With more than 70,000 works in its collection, the Denver Art Museum is one of the largest art museums in the American West. The museum started as the Denver Artists Club in 1893 and then evolved into the Denver Art Association in 1917. The association opened galleries two years later. In 1923, when the house on the original location was donated, the Denver Art Association became the Denver Art Museum. Nearly a century later, the museum now includes the North Building, the Duncan Pavilion, and the Hamilton Building, with a globally-reaching collection that spans centuries. Some of it can be enjoyed without going inside. Outdoor sculptures are placed on the grounds, and here are a few to look out for.
Artist Don Ostermiller from Cheyenne, Wyoming has created over 312 sculptures—40 of which are monumental in size. Calf and Cow is the largest. A Colorado rancher commissioned Ostermiller to create this sculpture to commemorate his own beloved Scottish Angus herd of cattle. The animals in the completed sculpture are three times larger than their flesh-and-bone counterparts. Each cow is approximately 13 feet tall, weighing about 10,000 pounds. Ostermiller kept the details of the herd accurate; both cows wear a bright yellow ear tag to identify them with their herd. Calf and Cow is located in Hindery Family Park outside the Hamilton Building.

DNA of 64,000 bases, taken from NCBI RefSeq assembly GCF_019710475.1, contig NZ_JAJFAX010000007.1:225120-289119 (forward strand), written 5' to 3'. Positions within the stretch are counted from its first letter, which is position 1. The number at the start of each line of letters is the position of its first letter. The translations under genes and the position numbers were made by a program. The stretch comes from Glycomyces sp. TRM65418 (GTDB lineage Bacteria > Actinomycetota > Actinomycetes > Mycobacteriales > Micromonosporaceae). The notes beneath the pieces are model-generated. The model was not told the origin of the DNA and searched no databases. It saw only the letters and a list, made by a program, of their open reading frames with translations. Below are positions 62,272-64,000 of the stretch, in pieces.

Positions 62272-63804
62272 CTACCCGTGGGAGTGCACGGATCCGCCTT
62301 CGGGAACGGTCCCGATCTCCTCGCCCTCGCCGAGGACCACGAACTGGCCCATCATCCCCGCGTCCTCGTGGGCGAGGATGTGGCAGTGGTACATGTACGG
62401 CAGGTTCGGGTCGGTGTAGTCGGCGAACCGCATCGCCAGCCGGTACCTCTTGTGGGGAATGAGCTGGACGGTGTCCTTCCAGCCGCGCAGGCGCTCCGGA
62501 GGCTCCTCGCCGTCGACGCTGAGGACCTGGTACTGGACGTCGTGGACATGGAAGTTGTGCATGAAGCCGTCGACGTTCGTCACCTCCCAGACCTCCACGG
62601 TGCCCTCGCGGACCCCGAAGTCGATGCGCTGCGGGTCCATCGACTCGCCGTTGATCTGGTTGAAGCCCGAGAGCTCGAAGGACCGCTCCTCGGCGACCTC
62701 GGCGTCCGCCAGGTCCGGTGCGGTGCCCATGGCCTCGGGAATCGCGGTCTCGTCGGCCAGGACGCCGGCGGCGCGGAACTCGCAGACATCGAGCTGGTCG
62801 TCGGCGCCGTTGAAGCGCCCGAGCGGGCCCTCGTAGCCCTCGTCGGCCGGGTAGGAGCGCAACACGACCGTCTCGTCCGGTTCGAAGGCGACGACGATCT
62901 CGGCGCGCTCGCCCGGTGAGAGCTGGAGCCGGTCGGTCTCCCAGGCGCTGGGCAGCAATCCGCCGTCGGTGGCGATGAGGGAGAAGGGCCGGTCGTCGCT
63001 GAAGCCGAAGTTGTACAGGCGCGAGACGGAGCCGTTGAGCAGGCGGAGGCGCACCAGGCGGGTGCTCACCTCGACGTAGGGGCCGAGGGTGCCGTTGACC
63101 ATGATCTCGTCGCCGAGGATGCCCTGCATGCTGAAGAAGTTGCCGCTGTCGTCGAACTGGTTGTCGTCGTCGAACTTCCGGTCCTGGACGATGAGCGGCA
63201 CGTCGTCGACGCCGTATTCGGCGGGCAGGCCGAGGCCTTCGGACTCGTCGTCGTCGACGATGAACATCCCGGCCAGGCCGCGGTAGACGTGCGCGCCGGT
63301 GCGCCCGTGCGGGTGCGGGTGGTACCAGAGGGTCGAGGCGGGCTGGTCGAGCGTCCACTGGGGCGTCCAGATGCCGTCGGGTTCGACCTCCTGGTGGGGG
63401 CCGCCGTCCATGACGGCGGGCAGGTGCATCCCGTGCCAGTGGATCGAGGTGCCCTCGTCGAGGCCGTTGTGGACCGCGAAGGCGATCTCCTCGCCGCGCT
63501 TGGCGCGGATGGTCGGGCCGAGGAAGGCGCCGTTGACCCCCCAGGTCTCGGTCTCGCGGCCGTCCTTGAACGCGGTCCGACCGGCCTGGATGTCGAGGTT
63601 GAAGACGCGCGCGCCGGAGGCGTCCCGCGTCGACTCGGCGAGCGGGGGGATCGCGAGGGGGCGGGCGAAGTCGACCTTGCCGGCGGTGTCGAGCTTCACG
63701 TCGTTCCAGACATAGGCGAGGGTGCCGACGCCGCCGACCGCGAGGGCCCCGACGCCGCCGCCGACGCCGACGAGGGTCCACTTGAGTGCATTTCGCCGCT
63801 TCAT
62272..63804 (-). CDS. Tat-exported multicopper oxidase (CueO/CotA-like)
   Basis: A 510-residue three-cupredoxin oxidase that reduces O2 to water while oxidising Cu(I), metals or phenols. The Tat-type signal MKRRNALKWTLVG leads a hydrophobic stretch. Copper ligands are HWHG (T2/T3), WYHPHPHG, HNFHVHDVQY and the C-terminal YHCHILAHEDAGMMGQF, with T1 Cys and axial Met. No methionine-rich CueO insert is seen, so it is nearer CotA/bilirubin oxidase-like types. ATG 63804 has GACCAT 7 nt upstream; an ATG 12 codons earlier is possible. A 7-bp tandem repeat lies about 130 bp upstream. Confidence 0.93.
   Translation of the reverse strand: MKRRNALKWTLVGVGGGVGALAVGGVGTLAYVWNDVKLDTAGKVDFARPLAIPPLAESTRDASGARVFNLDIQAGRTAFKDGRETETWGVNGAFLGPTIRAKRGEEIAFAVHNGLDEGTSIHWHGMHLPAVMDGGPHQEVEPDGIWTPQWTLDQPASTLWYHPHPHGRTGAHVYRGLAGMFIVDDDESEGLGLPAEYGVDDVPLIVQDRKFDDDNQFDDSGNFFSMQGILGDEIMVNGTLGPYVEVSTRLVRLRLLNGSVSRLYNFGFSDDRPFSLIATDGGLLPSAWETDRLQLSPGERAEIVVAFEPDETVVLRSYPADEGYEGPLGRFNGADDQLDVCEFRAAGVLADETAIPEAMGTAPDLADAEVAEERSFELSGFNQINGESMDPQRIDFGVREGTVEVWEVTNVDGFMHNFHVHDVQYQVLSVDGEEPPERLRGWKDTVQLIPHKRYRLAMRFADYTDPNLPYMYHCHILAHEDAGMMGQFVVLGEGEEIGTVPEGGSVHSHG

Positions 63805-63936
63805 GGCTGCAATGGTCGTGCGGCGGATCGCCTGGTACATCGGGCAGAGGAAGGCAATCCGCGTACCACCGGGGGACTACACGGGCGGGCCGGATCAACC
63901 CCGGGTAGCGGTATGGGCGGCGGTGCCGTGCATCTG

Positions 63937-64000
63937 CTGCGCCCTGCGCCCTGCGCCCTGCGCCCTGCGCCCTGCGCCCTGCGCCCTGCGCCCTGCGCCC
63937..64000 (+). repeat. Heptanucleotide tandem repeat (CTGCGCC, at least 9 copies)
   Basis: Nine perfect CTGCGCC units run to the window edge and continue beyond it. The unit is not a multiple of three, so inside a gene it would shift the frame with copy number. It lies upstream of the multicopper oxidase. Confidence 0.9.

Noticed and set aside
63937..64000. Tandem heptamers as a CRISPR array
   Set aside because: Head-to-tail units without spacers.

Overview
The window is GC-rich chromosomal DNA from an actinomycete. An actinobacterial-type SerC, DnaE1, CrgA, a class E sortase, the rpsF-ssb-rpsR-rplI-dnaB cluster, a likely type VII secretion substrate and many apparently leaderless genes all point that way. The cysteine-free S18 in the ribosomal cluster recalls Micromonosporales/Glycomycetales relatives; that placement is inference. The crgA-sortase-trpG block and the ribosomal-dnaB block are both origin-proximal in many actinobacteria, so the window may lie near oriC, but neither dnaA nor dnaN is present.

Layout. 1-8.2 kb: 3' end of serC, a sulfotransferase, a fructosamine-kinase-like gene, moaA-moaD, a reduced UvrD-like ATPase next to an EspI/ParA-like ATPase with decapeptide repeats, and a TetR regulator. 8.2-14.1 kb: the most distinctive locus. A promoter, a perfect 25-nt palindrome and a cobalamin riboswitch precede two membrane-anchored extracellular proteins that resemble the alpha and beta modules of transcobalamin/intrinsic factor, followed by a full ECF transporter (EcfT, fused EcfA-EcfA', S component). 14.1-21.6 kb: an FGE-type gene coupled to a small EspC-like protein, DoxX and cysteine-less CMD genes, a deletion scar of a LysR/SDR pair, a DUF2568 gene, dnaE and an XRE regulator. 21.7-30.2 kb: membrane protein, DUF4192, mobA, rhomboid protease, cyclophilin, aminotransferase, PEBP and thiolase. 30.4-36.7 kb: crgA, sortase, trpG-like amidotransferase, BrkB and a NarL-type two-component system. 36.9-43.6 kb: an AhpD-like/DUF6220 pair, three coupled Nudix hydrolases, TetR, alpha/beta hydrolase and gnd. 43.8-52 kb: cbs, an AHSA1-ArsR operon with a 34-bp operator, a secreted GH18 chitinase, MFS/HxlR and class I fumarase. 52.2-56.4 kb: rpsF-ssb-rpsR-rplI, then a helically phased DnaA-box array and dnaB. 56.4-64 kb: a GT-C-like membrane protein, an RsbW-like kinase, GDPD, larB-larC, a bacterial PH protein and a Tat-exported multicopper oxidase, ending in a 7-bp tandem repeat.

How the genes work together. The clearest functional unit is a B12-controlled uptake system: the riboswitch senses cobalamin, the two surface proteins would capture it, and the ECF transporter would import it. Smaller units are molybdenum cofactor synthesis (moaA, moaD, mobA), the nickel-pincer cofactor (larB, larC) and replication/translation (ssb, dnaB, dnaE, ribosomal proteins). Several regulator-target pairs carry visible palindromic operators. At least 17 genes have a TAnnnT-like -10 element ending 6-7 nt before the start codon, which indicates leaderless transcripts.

Beverly Pepper is known as one of the foremost sculpture artists of the 21st century, with work featured all around the world. The Denver Art Museum Board of Trustees commissioned Pepper to create the Denver Monoliths specifically for the museum. Comprised of two massive vertical elements that appear to emerge from the ground, the piece is consistent with Pepper’s study of “Earthbound Elements." The Denver Monoliths are 42 and 31 feet tall and collectively weigh 155,000 pounds. You can find them between the Hamilton Building and the parking garage.
Pictured below, this sculpture commemorates Jennifer Moulton, who was the city of Denver’s Director of Planning and Development from 1992 until 2003. She was an essential supporter of the Denver Art Museum, and it was her vision that enabled the museum to construct the Hamilton Building. Located between the Hamilton Building and Clyfford Still Museum, the 32-foot aluminum sculpture by Minimalist artist Joel Shapiro is a memorial to Moulton’s support and advocacy.
Cover image of For Jennifer courtesy of the Denver Art Museum. Joel Shapiro, For Jennifer, 2007-2011. Painted aluminum; 32 feet. In memory of Jennifer Moulton (1950-2004), Director of Planning and Development, City and County of Denver, 1992-2003. With special thanks to Peter Dominick (1941-2009). Collection of the Denver Art Museum, 2009.798